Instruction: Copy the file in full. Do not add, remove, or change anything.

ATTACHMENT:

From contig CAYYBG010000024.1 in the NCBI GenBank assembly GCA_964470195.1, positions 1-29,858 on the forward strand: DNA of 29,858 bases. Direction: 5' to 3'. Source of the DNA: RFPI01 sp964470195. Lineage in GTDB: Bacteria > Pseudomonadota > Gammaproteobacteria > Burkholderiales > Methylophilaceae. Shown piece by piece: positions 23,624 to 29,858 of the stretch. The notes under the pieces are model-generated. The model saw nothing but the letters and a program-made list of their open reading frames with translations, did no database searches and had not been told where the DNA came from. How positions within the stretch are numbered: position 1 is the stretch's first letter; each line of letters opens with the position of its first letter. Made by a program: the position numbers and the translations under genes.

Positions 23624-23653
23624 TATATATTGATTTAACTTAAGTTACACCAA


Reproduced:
From contig CAYYBG010000024.1 in the NCBI GenBank assembly GCA_964470195.1, positions 1-29,858 on the forward strand: DNA of 29,858 bases. Direction: 5' to 3'. Source of the DNA: RFPI01 sp964470195. Lineage in GTDB: Bacteria > Pseudomonadota > Gammaproteobacteria > Burkholderiales > Methylophilaceae. Shown piece by piece: positions 23,624 to 29,858 of the stretch. The notes under the pieces are model-generated. The model saw nothing but the letters and a program-made list of their open reading frames with translations, did no database searches and had not been told where the DNA came from. How positions within the stretch are numbered: position 1 is the stretch's first letter; each line of letters opens with the position of its first letter. Made by a program: the position numbers and the translations under genes.

Positions 23624-23653
23624 TATATATTGATTTAACTTAAGTTACACCAA